The peak around 5.5kHz is caused by a resonance as can also be seen in the CSD plots below. The distortion peak is very narrow but reaches audible levels.

Below the CSD of the Sundara. (Left and Right are superimposed)CSD Sund 2021

The CSD above is made in the same scale as the other plots on this website so below the same plot but with a 10ms scale instead of the usual 5ms.
CSD 10msThe CSD looks quite ‘messy’ compared to dynamic headphones.  Around 5kHz there are quite a lot of narrow band resonances visible. Also between 9kHz amd 20kHz there are many, rather long lived resonances visible. This headphone is not fresh from a box and is used headphone so has had quite a few hours on it already (for those claiming burn in smoothes the treble over many hours).
The membranes aren’t damped that well it seems but this is seen more often with large planar membranes.

Below the spectrum plot of the Sundara (Right channel).spectr Sund R

The membrane seems quite well damped for frequencies below 1kHz. Lower frequencies do not ‘linger’ on in this headphone. The blue ‘islands’ here and there above 500Hz may well be caused by ambient sounds during the measurements. This behavior is seen often with open headphones and is most likely measurement error.

The step response of the 2021 Sundara is shown below (Left, Rightstep Sund 2021

The ringing at 9kHz is clearly shown. The hump around the first 400μs indicates somewhat mids centric tonal character.
The slowly sloping horizontal part shows the Sundara has good treble extension although a bit low in level. The wiggles that last over 5ms are various (small) reonances also clearly seen in the CSD that are not well damped.

9kHz filter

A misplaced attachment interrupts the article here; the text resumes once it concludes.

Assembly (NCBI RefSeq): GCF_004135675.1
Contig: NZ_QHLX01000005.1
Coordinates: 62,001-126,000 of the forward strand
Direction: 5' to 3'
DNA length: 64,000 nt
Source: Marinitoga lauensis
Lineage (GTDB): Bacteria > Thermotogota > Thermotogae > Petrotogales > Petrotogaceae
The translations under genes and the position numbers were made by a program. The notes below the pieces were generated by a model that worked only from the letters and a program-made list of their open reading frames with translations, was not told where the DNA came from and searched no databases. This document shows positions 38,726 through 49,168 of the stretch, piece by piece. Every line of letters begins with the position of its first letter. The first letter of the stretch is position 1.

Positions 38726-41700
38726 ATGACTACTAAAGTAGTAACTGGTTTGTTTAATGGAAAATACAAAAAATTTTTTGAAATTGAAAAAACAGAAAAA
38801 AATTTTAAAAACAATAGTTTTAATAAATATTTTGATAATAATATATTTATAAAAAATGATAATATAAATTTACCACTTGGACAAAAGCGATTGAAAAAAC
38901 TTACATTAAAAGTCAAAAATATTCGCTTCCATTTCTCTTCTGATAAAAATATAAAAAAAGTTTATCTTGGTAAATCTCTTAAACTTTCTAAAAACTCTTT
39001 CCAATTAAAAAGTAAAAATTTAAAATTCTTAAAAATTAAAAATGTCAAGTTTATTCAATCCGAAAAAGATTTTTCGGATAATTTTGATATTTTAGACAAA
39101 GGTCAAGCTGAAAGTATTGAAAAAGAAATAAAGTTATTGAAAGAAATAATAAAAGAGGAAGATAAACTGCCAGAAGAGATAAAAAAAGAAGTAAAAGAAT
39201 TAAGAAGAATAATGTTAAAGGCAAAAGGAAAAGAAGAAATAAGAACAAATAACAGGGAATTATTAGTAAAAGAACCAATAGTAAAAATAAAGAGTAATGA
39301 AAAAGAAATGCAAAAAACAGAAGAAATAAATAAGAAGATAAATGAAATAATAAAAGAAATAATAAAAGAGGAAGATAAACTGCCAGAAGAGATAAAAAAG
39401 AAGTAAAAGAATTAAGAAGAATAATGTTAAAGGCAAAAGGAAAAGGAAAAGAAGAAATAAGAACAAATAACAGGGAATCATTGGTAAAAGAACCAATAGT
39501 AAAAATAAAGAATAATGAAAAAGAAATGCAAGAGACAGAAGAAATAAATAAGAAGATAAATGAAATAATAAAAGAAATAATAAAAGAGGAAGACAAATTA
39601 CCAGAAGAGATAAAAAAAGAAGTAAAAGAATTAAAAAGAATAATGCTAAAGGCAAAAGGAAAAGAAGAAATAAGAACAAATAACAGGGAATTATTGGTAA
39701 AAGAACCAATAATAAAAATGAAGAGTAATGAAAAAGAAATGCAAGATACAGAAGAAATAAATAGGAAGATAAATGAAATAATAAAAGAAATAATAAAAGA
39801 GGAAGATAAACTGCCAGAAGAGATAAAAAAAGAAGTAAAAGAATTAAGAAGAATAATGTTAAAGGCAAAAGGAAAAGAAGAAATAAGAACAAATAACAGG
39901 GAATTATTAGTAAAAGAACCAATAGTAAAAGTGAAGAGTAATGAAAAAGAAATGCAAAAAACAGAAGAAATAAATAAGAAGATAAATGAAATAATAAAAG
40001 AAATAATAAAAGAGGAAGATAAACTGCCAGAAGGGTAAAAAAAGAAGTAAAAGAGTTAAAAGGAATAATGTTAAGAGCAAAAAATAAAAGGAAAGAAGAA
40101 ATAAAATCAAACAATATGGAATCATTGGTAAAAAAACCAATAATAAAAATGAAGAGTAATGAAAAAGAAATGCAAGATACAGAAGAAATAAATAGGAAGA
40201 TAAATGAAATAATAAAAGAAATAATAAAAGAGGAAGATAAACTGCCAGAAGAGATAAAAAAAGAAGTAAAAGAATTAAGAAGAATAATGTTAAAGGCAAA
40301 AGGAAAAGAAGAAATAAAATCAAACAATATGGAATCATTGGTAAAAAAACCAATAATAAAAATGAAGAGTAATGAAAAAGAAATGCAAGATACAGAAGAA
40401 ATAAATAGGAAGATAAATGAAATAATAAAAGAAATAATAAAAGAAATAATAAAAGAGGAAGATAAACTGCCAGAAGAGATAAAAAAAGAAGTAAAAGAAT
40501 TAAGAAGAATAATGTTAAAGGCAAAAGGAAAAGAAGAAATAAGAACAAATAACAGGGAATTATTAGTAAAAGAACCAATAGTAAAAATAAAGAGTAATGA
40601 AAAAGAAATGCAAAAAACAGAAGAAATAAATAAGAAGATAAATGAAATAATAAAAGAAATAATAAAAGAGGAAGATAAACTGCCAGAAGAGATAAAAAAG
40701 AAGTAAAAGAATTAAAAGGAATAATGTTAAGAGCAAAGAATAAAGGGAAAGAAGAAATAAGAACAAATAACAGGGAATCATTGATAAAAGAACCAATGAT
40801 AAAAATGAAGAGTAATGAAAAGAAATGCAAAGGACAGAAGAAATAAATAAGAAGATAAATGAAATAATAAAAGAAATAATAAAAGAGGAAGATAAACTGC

To get rid of the treble peak (when it bothers you otherwise you need not bother) you can use the circuit below or buy one ready made.Sundara filter schematic

Below the effect of the filter is shown (left channel only).
Filter vs stockOnly the sharpness is removed. The rest of the sound remains as it is. Note that this peak is not seen in measurements made with expensive HATS. The reason for this is that these measurement systems have a considerable dip there which results in the peak not being seen. That doesn’t mean it isn’t there.


Fit and finish, comfort, weight (for an ortho) are quite good. It is easy to get a good fit on the head and can be worn for hours.
In the € 300 to € 400 price range there is a lot of competition but the Sundara definitely is a very good choice in this price class.

The sound signature is ‘neutral’ as in not ‘warm/full bodied’ but rather a bit ‘lean’ in the bass but not lacking in bass extension. Deep notes can be heard just not as loud as most people want. This headphone reacts great to EQ so it is easy to use tone control or EQ to add some bass.
The Sundara has a non-offensive sound. The treble can be a bit sharp with some less well recorded pop music or older rock recordings. EQ (or the filter) helps very well and the treble sounds smooth and extended.
Classical and well made recordings sound good on this headphone.

Perfect for home usage from a decent source. Not suited for portable situations where isolation is needed.
For those looking for a clear and detailed sound without boosted lows and want ‘planar’ sound this headphone can be an excellent choice.

The Sundara sounds somewhat ‘better’ than the HE400SE (which is half the price of the Sundara). The Ananda is positioned above the Sundara and has a different sensitivity, much larger (egg shaped) drivers and different comfort and most folks find the Ananda to sound slightly better than the Sundara.

When one is bothered by the 9kHz peak a passive filter or parametric EQ is an easy fix.